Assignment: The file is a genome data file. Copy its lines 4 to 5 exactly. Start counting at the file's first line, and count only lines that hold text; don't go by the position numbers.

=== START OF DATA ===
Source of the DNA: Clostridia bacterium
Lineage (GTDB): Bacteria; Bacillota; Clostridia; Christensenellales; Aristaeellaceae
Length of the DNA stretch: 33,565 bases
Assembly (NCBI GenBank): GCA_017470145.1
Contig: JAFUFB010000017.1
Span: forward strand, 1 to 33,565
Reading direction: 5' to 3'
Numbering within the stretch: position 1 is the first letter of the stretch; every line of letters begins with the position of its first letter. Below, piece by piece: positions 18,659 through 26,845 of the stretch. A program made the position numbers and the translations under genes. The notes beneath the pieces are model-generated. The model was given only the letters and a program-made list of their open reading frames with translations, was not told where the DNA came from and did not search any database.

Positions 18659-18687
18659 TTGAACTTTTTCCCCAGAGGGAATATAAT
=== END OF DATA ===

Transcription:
Assembly (NCBI GenBank): GCA_017470145.1
Contig: JAFUFB010000017.1